ensure optimum efficiency in the active: the active ingredient must reach under the best conditions for its biochemical target, ie to achieve as quickly as possible with minimum loss. It restricts its dispersal into the environment (environmental cost) and the dosage required per hectare (economic cost). For this purpose improves contact with the target organism by the addition of wetting agents (the "wetting" are additives that enhance the spread of the pesticide on the surface. They reduce the contact angle of droplets with support the plant (or animal), with two consequences: increased membership and greater surface contact and action. For systemic products, we try to improve the speed and balance of penetration and transportation of products in the plant. The formulation may also improve the biological efficacy of the active molecule by the effects of synergy, additives that retard its degradation, thereby prolonging its duration of action. Conversely, other additives may accelerate its removal by plants to protect or in the soil.
reduce the risk of poisoning for the handler: Seeking minimal toxicity by contact and inhalation, preventing accidental ingestions by adding dyes, repellent, antidote or vomitive (case of Paraquat in Japan is blue and with an emetic). In the case of liquids, solvents are less toxic selected. Dilution of the active ingredient is much stronger that it is highly toxic.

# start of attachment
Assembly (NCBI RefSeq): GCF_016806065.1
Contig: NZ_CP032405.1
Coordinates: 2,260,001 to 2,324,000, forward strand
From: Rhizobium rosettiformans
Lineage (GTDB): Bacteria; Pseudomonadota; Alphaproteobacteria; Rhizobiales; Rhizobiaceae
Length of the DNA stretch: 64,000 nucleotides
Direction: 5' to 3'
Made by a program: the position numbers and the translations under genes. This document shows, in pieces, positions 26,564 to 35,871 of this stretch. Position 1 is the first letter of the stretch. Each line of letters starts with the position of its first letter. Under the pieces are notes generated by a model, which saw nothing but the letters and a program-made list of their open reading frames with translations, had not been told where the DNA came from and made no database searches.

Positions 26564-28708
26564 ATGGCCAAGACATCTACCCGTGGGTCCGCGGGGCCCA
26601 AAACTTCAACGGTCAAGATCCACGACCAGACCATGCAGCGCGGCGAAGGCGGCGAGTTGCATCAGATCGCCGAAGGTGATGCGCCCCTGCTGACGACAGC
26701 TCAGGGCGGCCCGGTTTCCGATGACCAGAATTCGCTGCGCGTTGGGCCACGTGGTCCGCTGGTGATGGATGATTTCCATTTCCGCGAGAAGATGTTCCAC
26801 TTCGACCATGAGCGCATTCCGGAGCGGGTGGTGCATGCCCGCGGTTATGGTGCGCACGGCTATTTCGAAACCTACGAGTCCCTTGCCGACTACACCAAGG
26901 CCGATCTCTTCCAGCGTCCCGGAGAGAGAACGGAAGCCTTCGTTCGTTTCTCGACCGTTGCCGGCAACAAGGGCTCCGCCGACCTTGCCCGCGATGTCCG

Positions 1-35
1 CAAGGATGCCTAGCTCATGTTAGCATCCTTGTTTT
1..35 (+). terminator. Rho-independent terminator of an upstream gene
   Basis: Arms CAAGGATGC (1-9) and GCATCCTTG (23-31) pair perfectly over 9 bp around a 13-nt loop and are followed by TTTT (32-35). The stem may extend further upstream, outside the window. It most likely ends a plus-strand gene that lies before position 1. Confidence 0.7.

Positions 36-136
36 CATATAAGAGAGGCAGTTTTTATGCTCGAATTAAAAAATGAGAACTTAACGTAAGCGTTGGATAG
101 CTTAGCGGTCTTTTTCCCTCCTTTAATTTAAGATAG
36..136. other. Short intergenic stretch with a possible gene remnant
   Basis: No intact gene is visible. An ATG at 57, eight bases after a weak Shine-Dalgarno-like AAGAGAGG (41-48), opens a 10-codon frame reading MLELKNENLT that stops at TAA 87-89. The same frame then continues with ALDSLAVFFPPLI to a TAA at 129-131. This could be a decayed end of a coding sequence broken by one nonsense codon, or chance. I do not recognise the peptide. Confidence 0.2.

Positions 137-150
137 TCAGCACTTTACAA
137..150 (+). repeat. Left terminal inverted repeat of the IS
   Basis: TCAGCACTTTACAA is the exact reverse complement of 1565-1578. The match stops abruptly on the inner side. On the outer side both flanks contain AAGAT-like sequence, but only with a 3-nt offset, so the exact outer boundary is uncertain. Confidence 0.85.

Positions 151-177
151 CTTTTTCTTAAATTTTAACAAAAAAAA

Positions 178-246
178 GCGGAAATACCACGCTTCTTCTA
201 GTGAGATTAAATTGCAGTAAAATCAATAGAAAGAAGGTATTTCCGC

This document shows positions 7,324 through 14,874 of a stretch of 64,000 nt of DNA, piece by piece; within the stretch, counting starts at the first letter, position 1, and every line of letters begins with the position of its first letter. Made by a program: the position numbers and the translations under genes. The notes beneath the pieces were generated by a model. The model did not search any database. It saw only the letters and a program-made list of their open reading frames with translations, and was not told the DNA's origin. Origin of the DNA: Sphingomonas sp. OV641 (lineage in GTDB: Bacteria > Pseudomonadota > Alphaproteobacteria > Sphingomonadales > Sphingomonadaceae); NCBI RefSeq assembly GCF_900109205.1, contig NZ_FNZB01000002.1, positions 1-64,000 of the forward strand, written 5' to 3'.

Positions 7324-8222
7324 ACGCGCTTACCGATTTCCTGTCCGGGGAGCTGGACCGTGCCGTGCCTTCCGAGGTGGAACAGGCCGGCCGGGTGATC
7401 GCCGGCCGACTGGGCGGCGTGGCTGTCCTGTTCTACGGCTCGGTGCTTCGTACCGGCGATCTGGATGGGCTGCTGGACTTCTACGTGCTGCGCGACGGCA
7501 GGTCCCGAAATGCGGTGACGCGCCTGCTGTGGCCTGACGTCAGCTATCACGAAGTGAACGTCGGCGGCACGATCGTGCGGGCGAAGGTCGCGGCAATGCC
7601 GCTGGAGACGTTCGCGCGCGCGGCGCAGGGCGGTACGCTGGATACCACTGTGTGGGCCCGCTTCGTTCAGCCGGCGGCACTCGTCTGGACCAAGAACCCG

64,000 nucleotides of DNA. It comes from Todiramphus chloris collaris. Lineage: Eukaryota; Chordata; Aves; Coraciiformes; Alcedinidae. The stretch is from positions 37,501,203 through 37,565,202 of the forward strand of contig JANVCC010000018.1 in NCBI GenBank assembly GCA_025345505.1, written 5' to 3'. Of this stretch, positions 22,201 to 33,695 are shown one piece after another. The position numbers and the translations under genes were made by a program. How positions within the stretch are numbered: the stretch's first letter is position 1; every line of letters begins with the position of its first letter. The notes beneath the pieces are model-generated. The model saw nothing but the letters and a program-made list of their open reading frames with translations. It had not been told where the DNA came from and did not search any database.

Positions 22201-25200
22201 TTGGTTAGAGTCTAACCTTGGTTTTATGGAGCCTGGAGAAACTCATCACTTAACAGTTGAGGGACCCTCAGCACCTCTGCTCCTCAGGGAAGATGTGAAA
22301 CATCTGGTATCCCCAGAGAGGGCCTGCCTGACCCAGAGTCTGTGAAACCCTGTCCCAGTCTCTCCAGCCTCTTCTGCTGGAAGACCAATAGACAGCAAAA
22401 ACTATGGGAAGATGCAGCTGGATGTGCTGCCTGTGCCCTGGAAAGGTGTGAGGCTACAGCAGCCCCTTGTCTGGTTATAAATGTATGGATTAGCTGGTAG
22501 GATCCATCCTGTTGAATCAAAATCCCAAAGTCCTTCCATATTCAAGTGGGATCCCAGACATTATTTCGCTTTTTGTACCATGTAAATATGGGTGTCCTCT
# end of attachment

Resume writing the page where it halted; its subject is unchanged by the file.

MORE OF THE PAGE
return the active ingredient: the solvent used by the user is generally inexpensive and readily available. Various additives to improve the conservation storage and / or prevent the corrosion of materials application.
An international code of 2 capital letters, placed after the name indicates the type of formulation. The main formulation types are:
Wettable powders (WP): The active ingredient is finely ground (solid) or fixed (liquid) on a porous or adsorbent (silica). Of surface-active agents (dodecylbenzene, lignosulphonate Ca, Al or Na) and expenses dilution (kaolin, talc, chalk, aluminum silicate and magnesium carbonate or Ca) are added and the antiredépositions agents, anti-static or anti-foam. Stabilizer (anti-oxygen and pH buffer) are included to make them compatible with other preparations. These powders must be dispersed in water at the time of use.